Rh Factor A woman is at risk when she has a negative Rh factor and her partner has a positive Rh factor. This combination can produce a child who is Rh positive. While the mother's and baby's blood systems are separate there are times when the blood from the baby can enter into the mother's system. This can cause the mother to create antibodies against the Rh factor, thus treating an Rh positive baby like an intruder in her body. If this happens the mother is said to be sensitized. A sensitized mother's body will make antibodies. These antibodies will then attack an Rh positive baby's blood, causing it to breaking down the red blood cells of the baby and anemia will develop. In severe cases this hemolytic disease can cause illness, brain damage and even death.
Capillary Network: Blood flows from arterioles through metarterioles, then through capillary network Venules drain network Smooth muscle in arterioles, metarterioles, precapillary sphincters regulates blood flow
Capillary Exchange and Interstitial Fluid Volume Regulation 1) Blood pressure, 2) capillary permeability, and 3) osmosis affect movement of fluid from capillaries A net movement of fluid occurs from blood into tissues. Fluid gained by tissues is removed by lymphatic system.
CHP vs OP Capillaries are where fluids, gasses, nutrients, and wastes are exchanged between the blood and body tissues by diffusion. diffusion. Fluid exchange is controlled by blood pressure within the capillary vessel (hydrostatic pressure)(pumping action of the heart) and osmotic pressure of the blood within the vessel. Fluid exchange is controlled by blood pressure within the capillary vessel (hydrostatic pressure)(pumping action of the heart) and osmotic pressure of the blood within the vessel. The osmotic pressure is produced by high concentrations of salts and plasma proteins in the blood. The osmotic pressure is produced by high concentrations of salts and plasma proteins in the blood. The capillary walls allow water and small solutes to pass between its pores but does not allow proteins to pass through. The capillary walls allow water and small solutes to pass between its pores but does not allow proteins to pass through.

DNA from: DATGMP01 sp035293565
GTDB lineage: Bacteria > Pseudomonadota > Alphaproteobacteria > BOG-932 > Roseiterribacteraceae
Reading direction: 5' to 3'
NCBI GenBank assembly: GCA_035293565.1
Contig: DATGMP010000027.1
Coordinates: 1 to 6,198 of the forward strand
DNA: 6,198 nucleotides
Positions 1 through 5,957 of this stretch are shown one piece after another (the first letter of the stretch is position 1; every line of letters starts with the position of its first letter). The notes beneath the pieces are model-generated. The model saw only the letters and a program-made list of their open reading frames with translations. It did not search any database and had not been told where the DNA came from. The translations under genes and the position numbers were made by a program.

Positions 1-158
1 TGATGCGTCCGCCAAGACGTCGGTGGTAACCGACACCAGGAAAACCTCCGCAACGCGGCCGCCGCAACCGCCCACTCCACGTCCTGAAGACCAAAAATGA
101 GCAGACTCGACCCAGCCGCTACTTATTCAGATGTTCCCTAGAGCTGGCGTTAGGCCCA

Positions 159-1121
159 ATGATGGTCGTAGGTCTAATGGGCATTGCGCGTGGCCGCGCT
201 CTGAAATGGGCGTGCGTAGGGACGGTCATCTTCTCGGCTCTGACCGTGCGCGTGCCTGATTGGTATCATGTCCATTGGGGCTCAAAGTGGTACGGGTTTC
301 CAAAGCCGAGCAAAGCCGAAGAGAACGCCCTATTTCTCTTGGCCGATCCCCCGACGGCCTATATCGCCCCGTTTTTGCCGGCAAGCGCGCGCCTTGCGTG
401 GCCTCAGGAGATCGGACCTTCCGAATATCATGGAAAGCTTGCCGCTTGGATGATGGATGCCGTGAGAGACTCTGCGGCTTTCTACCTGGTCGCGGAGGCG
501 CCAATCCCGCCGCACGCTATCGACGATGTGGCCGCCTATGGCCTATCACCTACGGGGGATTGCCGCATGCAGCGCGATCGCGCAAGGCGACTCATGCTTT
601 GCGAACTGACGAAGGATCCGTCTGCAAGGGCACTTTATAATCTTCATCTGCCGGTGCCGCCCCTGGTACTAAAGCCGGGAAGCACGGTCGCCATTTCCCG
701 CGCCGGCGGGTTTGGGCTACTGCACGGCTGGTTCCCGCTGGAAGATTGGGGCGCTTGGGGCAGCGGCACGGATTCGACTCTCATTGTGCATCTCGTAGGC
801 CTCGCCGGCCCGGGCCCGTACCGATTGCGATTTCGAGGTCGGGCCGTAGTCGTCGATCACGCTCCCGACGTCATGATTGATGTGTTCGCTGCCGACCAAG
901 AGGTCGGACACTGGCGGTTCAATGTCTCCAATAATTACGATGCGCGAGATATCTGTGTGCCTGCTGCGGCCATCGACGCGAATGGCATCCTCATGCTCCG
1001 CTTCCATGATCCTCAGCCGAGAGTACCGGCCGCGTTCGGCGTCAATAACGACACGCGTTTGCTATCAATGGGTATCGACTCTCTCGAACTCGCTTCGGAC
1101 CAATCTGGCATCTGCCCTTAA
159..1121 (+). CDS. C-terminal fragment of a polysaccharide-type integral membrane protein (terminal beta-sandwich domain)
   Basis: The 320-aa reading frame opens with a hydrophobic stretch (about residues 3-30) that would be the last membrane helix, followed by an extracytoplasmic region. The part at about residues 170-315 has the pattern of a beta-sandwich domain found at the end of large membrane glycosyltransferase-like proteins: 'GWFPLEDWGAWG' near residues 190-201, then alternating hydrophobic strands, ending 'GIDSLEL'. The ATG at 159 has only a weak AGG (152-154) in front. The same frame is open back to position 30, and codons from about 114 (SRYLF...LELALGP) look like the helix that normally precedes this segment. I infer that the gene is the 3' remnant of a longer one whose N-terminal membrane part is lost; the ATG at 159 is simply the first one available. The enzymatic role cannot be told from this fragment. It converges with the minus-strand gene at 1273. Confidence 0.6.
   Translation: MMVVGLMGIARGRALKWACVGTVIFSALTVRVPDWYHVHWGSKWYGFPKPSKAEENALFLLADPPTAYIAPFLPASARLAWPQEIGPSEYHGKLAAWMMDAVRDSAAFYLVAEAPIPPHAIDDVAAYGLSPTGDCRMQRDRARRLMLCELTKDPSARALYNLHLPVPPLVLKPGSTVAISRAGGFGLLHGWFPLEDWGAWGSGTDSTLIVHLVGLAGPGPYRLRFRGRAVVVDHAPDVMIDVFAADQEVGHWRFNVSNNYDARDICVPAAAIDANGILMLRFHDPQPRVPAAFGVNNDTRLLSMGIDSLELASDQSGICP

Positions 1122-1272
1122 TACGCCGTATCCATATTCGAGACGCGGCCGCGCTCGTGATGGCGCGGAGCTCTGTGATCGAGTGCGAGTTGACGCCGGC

Movement of Fluid In and Out As blood enters the capillary bed on the arteriole end, the blood pressure in the capillary vessel (hydrostatic pressure,HP) > the osmotic pressure of the blood in the vessel. The net result is that fluid moves from the vessel to the body tissue ( OUT). At the middle of the capillary bed, blood pressure (HP)in the vessel = the osmotic pressure of the blood in the vessel. The net result is that fluid passes equally between the capillary vessel and the body tissue. Gasses, nutrients, and wastes are also exchanged at this point. On the venule end of the capillary bed, blood pressure in the vessel(HP) < the osmotic pressure of the blood in the vessel. The net result is that fluid, carbon dioxide and wastes are drawn from the body tissue into the capillary vessel (IN).
Important Facts 24 L/Day is being filtered 20.4 L/Day is being reabsorbed 3.6 L/Day goes to lymphatic system and is returned to the venous system
Blockage of a major lymph vessels in leg The fluid lost from the capillary will not be able to be returned to the venous system via the lymphatic system. Edema (Excess fluid in the tissue) Increase in size Elephantiasis
protein leaking out of capillary? Osmotic pressure decreases So fluid has less chance of re-entering the capillary at venule end Reabsorption rate decreases Excess fluid in the tissue Edema
Pressure and Resistance Blood pressure averages 100 mm Hg in aorta and drops to 0 mm Hg in the right atrium Greatest drop in pressure occurs in arterioles which regulate blood flow through tissues No large fluctuations in capillaries and veins
Blood Volume – Most in the veins – Smaller volumes in arteries and capillaries
Cross-Sectional Area As diameter of vessels decreases, the total cross-sectional area increases and velocity of blood flow decreases Much like a stream that flows rapidly through a narrow gorge but flows slowly through a broad plane
Foramen Ovale a hole between the left and right atria (upper chambers) of the heart A foramen ovale allows blood to go around the lungs. A baby's lungs are not used when it grows in the womb, so the hole does not cause problems in an unborn infant. Normally this opening closes at birth. When the lungs become functional at birth, the pulmonary pressure decreases and the left atrial pressure exceeds that of the right. This forces the septum primum against the septum secundum, functionally closing the foramen ovale.
Ductus Arteriosus a short broad vessel in the fetus that connects the pulmonary artery with the aorta and conducts most of the blood directly from the right ventricle to the aorta bypassing the lungs. If it does not close leads to pulmonary hypertension and possibly congestive heart failurepulmonary hypertension and possibly congestive heart failure
Ductus Venosus the vascular channel joining the umbilical vein with the inferior vena cava. it allows oxygenated blood from the placenta to bypass the liver.placenta to bypass the liver. It closes shortly after birth as pulmonary circulation is established and as the vessels in the umbilical cord collapse and become occluded.